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81% would pay more in order to receive high quality customer service


By Ishbel Macleod, PR and social media consultant

December 11, 2012 | 3 min read

Customer experience is a key driver for revenue growth in Europe, research from Oracle has found, with 81 per cent saying that they would be willing to pay more in order to receive superior customer service.

The report, Why Customer Satisfaction is No Longer Good Enough, found that improvement of the overall customer experience (40 per cent), providing quick access to information and making it easier for customers to ask questions (35 per cent) were key drivers for a consumer to spend more with a brand.

Danny Rippon, CRM business solutions director at Oracle, said: "Our report has made one thing absolutely clear: getting customer experience right can help increase revenue and win customers away from competing organizations. By creating a consistent and connected experience across all points of customer contact — including the increasingly important social channel — businesses can clearly differentiate themselves and build priceless brand capital. As an absolute fundamental, businesses must ensure that their customer experience systems can support fulfillment and service to the extent demanded by consumers, while at all times making it as simple as possible for them to interact with the brand. This is the key both to winning new customers and retaining them for the long-haul."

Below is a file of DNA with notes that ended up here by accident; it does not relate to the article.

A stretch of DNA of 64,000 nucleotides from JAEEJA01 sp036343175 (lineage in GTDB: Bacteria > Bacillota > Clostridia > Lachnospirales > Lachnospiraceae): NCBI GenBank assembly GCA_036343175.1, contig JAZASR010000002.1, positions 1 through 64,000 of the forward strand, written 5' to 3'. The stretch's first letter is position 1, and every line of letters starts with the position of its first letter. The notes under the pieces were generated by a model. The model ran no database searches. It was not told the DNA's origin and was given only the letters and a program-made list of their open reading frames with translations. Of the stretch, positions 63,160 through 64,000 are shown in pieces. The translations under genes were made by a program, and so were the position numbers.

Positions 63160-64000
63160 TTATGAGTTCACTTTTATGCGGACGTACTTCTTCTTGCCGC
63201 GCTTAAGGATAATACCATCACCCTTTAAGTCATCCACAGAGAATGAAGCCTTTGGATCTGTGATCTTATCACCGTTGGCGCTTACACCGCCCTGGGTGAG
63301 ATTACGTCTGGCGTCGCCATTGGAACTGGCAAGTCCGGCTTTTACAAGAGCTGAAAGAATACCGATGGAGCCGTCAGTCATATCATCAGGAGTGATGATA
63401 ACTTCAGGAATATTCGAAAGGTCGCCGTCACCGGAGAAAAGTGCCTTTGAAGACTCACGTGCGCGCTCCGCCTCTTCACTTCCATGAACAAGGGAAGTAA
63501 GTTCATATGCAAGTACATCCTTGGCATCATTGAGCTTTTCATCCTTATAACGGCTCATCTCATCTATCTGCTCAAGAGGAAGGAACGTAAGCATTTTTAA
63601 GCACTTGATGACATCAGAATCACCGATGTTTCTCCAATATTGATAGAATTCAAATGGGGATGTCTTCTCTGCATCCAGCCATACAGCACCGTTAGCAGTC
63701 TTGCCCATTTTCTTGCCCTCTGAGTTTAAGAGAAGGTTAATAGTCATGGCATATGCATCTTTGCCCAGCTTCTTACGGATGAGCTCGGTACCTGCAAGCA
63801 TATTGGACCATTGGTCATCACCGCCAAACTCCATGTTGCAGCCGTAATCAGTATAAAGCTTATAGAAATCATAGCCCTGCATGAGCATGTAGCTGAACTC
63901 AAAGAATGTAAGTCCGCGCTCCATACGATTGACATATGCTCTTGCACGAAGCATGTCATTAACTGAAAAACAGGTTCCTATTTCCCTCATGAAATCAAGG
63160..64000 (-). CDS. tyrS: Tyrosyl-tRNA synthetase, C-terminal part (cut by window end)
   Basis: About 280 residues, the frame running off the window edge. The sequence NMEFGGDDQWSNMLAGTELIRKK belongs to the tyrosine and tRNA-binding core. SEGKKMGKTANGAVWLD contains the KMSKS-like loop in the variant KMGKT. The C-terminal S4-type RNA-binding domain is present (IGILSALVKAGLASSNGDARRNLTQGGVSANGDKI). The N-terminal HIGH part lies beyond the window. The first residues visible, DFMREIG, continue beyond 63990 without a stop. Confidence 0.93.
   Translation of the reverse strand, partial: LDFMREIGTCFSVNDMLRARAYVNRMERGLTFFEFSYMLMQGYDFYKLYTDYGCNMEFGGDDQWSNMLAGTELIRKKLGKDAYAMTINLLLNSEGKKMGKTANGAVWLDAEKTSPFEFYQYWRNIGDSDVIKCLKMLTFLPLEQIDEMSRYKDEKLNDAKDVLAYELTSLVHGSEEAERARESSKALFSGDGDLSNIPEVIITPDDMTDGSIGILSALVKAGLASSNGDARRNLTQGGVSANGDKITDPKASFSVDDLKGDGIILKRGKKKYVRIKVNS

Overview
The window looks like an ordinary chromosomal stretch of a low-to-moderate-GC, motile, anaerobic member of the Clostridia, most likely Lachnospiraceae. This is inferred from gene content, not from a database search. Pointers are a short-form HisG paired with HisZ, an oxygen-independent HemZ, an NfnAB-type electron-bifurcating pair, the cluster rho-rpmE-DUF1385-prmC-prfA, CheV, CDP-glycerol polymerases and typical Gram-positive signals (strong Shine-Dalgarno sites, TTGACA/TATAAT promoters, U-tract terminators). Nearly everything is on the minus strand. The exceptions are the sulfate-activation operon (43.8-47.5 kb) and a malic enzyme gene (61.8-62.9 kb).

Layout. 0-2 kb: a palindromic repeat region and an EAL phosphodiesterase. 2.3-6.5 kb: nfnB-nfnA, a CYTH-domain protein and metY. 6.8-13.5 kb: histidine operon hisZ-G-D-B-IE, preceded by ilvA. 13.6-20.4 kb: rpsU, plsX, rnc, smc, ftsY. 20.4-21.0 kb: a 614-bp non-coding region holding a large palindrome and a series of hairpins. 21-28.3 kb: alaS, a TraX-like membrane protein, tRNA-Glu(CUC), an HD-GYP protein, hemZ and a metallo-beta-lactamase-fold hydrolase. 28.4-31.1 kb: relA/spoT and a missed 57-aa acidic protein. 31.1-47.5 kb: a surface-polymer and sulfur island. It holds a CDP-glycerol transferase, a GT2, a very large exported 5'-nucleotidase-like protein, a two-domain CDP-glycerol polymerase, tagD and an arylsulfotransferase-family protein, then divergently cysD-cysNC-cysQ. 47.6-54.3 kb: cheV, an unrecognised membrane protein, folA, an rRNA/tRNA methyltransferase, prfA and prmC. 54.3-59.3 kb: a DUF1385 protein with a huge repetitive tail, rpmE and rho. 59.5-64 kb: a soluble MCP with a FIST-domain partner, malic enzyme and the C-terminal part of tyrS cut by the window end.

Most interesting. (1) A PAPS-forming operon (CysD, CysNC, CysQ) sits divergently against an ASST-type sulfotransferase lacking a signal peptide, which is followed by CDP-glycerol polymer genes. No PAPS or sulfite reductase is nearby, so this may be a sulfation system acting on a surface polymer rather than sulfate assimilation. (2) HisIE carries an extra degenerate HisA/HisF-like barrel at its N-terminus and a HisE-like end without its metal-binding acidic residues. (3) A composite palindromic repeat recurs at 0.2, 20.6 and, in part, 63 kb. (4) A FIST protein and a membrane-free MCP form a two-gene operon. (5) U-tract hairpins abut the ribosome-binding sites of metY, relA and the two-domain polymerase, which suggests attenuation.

Consumers cited having to use different methods of contact to resolve an issue (26 per cent) and using different methods several times (24 per cent) as the point when dealing with a customer service issues becomes ‘too much effort’.

The most popular method of contacting a business is by telephone (37 per cent), while 22 per cent said their first action would be to send a support request email through a company website.

It was discovered that only 46 per cent of respondents claimed to have received a reply from a company after posting a comment through social media.

Adam Stewart, director of marketing at Rakuten’s, said: “Oracle’s findings highlight that getting the basics of customer service in place is still more valuable than ‘service extras’. In response to customer feedback we recently brought our own customer service Contact Centre back to the UK. Further, we are boosting the 55 strong team to 200 over the Christmas period to ensure customers receive the best possible service.

Some retailers treat e-commerce as a straightforward vending machine-like experience in which price is the most important factor, and the only way to tempt shoppers to come back is by offering extras and up selling. However we’re finding that consumers now expect more than just good value from their online shopping experience. In fact, we found that over a third of shoppers (37 per cent) believe the quality of customer service is more important online than in-store.

The incentive is clear, not only will you ensure shoppers come back and make repeat purchases, but with nearly half of under 25s and over a third of 25-34 year olds turn to social media when other customer service channels fail, in order to air concerns publically, you want to ensure your brand isn’t the one with a social media #fail due to poor customer service. We ensure we follow the Rakuten best practice model from Japan, Omotenashi, a Japanese service style which aims to go the extra mile when delivering great customer experience.” Oracle

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